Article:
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article imageSan Francisco streets jammed as transit worker protest continues

By Nathan Salant     Jun 3, 2014 in Travel
San Francisco - A worker sickout delayed San Francisco's morning and evening commutes for a second day Tuesday as thousands of transit employees stayed home to protest a controversial contract provision.
Only half of the 600 buses and streetcars that ply city streets daily were expected to be in service Tuesday, according to the San Francisco Chronicle newspaper.
One hundred more vehicles were available for service on Tuesday but "major service impacts remain," the city's Municipal Railway agency said in a 4:35 a.m. posting on Twitter, the newspaper said.
The Municipal Railway is commonly referred to as Muni.
Crowded vehicles and delays of up to an hour were expected, Muni warned its riders, and there will be no cable car service for a second day.
The BART regional transportation service that links San Francisco and Oakland with 23 cities in the Bay Area was honoring Muni fares within San Francisco, the newspaper said.
Muni transportation director Ed Reiskin said he was "disappointed" by the worker protest and apologized for the continued disruption of service on one of California's busiest public transit systems.
"We will do everything possible to get our people back to work, and we strongly urge our partners in the union leadership to do the same," Reiskin said.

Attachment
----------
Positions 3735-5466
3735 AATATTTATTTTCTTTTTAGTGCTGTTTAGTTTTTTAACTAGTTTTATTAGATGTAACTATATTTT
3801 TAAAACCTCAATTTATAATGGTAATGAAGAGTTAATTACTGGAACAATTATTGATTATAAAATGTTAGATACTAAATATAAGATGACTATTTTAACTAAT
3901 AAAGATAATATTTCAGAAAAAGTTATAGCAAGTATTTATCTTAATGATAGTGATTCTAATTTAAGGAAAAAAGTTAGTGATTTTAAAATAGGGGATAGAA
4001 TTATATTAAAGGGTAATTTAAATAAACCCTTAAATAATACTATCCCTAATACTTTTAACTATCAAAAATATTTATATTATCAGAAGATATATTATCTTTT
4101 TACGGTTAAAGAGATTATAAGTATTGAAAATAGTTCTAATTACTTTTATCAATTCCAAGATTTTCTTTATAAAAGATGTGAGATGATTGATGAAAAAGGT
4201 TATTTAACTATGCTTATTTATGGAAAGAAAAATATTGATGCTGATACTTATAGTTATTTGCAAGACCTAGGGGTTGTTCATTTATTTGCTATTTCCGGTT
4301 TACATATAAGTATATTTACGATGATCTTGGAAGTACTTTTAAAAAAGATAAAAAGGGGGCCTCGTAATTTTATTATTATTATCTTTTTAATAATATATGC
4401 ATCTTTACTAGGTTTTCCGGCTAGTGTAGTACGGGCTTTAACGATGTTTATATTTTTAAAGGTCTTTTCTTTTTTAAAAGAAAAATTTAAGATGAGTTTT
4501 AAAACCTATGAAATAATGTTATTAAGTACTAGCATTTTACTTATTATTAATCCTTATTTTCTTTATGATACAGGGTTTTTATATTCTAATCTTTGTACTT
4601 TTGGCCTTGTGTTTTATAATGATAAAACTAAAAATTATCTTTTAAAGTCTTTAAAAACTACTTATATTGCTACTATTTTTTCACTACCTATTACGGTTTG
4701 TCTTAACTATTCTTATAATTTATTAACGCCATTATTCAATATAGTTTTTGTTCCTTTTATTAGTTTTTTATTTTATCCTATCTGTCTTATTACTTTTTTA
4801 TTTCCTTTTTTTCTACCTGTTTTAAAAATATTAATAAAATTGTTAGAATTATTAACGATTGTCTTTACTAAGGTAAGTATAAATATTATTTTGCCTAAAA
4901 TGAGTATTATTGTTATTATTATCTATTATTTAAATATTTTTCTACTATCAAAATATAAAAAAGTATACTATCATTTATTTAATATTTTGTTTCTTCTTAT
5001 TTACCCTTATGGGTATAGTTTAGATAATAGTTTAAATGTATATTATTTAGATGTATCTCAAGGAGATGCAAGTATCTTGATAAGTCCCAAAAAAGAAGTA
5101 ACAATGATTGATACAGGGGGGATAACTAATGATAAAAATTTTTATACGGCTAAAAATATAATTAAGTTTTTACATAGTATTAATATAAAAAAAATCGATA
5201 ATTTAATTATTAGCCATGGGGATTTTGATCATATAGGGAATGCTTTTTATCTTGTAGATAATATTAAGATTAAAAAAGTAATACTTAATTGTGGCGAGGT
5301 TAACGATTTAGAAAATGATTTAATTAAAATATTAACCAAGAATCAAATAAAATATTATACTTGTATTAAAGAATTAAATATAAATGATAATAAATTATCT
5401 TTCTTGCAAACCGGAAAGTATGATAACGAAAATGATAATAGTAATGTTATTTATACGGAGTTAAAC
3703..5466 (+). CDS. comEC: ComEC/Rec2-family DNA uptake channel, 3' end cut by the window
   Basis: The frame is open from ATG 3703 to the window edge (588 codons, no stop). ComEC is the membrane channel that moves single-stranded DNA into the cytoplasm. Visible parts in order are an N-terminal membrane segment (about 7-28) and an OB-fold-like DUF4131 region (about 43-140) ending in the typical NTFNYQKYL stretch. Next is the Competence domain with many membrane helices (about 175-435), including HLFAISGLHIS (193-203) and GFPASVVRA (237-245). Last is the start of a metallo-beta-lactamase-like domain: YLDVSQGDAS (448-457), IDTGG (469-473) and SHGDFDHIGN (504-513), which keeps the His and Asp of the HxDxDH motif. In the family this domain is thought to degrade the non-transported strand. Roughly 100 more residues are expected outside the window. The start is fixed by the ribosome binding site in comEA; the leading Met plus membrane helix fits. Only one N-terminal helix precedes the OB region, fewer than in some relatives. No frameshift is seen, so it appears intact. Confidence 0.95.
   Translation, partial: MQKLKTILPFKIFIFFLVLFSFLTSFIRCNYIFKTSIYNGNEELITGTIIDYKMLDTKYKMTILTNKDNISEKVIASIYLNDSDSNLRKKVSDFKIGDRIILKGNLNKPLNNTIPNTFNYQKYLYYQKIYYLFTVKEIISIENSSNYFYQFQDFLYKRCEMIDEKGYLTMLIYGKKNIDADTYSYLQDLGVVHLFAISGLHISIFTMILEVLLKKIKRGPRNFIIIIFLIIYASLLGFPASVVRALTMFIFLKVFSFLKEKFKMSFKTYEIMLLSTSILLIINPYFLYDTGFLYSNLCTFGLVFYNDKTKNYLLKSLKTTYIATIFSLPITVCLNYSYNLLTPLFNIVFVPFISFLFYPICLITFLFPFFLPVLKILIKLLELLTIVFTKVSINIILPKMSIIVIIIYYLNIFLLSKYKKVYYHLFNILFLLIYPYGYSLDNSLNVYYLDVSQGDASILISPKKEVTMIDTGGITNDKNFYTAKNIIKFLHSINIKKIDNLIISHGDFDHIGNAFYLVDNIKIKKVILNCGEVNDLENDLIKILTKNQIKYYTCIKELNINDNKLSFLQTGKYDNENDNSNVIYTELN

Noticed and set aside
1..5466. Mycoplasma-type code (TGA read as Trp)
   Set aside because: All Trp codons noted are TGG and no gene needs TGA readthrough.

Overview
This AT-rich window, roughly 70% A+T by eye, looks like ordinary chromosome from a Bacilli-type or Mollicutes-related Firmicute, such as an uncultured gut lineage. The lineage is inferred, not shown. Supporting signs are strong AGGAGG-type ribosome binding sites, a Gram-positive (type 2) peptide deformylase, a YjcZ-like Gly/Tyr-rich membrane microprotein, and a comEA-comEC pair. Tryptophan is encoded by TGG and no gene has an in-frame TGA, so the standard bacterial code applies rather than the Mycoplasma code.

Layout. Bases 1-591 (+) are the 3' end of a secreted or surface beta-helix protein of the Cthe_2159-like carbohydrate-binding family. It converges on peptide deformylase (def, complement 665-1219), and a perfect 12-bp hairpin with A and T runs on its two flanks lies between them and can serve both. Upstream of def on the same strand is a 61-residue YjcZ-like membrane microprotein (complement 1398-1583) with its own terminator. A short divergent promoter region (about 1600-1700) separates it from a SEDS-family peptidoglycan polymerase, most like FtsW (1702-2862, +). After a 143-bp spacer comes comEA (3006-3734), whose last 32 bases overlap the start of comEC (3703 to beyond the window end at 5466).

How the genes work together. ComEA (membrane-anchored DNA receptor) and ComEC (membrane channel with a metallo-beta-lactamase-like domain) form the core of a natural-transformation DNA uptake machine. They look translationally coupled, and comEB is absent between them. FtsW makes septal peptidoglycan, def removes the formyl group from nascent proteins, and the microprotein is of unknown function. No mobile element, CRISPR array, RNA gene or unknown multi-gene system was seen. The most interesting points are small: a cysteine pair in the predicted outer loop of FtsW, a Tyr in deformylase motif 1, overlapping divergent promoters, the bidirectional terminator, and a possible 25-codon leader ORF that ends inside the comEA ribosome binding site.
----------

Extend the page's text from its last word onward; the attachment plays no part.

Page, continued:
But officials of the operators' union, Local 250-A of the Transport Workers Union, said they were not responbible for the protest, even though they previously called the disputed contract provision unfair and unreasonable, the newspaper said.
The sickout started Monday morning and idled two-thirds of the city's transit vehicles for both the morning and evening commutes.
The protest was reportedly over a provision in the workers' proposed contract that would raise wages over three years but require employees to pay 7.5 percent of their salaries toward retirement benefits for the first time.
Union members voted 1,198 to 47 against the proposed contract on Friday, Local 250-A leaders said.
Muni officials declined to return to the bargaining table after the vote, union leaders told the newspaper.
But Muni posted a memo in transit yards and e-mailed workers that they would be required to have doctors' notes to take sick pay for Monday.
"Operators claiming to be sick today, or in connection with any future 'sickout,' will be required to submit adequate verification from their health care provider in order to be eligible to receive paid sick leave," the city's Municipal Transportation Agency said in the memo.
"Rather than bargain in good faith, management hopes that an arbitrator will shift pension costs, reduce wages and allow the replacement of full-time experienced drivers with part-time drivers paid at rates far below the full-timers," Local 250-A said in a statement Tuedsay, the newspaper said.
Muni spokesman Paul Rose refused to comment on contract negotiations.
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